The window services 80 are able to easily extract from a window control block the data needed to be sent to the display manager 64. Using the described system allows a relatively straightforward implementation of the functions necessary for high level control of logical windows. These functions include, but are not limited to, functions for creating and destroying windows, writing text to windows and reading input text entered by a user, and sizing, moving, and scrolling windows. Pseudocode for performing these important functions is set forth in the attached Appendix. Henceforth follows a brief description of the functioning of the pseudocode for each of these high level window functions.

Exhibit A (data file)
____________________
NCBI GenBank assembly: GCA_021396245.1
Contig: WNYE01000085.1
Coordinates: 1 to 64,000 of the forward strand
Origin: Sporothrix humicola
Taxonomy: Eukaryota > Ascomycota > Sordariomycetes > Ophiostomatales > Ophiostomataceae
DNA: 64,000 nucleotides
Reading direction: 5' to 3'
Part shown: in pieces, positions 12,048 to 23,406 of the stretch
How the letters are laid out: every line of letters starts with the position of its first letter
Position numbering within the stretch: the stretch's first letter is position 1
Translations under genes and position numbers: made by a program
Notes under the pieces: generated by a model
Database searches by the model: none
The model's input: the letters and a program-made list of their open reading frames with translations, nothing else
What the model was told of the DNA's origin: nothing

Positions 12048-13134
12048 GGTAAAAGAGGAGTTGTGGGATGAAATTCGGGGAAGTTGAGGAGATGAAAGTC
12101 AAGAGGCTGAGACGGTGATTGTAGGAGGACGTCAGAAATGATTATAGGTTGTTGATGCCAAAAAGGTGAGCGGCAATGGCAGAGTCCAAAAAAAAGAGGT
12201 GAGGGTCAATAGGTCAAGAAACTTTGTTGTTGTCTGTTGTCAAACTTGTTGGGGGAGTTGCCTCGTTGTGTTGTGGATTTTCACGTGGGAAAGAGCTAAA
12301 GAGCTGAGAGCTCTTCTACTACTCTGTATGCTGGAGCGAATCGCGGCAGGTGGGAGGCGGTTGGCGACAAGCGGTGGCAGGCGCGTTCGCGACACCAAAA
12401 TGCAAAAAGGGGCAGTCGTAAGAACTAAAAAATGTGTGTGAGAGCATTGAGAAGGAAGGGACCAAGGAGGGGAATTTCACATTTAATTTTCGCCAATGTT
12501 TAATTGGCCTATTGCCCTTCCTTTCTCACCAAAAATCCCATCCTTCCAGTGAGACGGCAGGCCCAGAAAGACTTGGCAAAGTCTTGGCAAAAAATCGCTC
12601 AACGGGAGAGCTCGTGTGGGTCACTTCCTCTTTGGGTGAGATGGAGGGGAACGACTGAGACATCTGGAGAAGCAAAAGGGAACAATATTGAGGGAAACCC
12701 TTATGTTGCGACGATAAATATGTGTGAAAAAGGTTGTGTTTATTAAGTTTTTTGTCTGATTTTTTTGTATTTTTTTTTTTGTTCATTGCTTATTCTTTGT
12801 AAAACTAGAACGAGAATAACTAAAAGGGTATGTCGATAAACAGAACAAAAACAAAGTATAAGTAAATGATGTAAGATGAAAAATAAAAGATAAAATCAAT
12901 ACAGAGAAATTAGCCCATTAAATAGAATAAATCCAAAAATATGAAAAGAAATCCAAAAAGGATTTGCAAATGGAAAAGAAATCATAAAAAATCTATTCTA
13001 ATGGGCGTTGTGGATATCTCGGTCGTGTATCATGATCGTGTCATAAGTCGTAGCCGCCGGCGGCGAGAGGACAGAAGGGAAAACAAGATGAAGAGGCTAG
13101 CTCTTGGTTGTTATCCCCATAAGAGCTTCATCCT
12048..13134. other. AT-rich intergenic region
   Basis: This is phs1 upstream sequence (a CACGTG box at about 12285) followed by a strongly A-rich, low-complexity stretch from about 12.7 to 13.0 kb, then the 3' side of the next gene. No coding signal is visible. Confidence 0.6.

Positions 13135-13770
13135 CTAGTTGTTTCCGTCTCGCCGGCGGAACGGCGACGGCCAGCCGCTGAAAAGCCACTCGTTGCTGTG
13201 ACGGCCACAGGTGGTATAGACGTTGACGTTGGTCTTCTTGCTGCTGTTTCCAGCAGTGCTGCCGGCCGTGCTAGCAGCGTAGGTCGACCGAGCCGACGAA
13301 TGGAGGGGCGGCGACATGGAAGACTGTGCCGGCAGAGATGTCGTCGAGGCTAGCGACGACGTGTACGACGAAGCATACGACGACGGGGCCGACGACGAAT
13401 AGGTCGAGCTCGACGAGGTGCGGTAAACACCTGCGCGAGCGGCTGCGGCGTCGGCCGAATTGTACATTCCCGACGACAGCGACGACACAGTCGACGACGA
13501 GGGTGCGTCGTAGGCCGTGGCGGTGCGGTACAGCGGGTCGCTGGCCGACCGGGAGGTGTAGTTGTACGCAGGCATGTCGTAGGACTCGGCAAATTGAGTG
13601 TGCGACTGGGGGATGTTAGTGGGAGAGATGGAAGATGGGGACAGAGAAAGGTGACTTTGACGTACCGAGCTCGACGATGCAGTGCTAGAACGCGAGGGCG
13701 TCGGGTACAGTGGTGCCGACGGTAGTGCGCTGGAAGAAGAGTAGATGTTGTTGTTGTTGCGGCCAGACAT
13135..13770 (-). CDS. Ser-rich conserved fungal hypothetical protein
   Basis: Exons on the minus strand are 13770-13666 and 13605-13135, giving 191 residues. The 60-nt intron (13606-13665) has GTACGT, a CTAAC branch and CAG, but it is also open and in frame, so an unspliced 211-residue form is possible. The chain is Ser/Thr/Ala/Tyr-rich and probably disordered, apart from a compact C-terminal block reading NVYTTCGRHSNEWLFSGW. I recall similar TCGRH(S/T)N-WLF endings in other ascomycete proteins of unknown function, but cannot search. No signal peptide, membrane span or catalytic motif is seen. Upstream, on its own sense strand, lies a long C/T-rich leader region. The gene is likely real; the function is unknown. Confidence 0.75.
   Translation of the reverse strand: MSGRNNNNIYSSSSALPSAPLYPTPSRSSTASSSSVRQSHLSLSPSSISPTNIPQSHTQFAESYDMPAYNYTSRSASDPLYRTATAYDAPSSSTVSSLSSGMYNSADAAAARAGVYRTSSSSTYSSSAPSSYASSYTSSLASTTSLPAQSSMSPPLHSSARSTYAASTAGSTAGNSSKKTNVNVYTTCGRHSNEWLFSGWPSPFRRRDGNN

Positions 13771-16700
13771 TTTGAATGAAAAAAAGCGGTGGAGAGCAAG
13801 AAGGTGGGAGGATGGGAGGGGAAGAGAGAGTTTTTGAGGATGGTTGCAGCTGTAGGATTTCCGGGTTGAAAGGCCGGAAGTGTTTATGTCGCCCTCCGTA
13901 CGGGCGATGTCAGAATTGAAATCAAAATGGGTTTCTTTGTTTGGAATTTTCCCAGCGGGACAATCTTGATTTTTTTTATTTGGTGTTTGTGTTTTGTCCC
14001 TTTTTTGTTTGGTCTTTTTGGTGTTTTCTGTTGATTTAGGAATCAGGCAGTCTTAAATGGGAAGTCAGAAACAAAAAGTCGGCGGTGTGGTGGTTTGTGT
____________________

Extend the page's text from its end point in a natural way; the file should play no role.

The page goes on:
The CreateWindow function creates a window from the information passed to it in the Window Control Block (WCB). The contents of the WCB are validity checked (line 100). The outer partition and the contained page are created (lines 101-10)). The new window information is recorded in a new MAPREC record at the end of the list of windows (line 103). A MAPREC record simply maps partitions to windows, and a linked list of all such mappings is retained for reference as needed. The window border characters are set according to the device type in use and its capabilities (lines 104-108). The window contents are then created by looping through the WCB contents by cluster (lines 109-112). This completes the creation of the outer partition, and a nearly identical procedure is now used to create the inner partition, which has no border (lines 113-119). A flag is set in the WCB to show that the window has been created and is currently in the open state.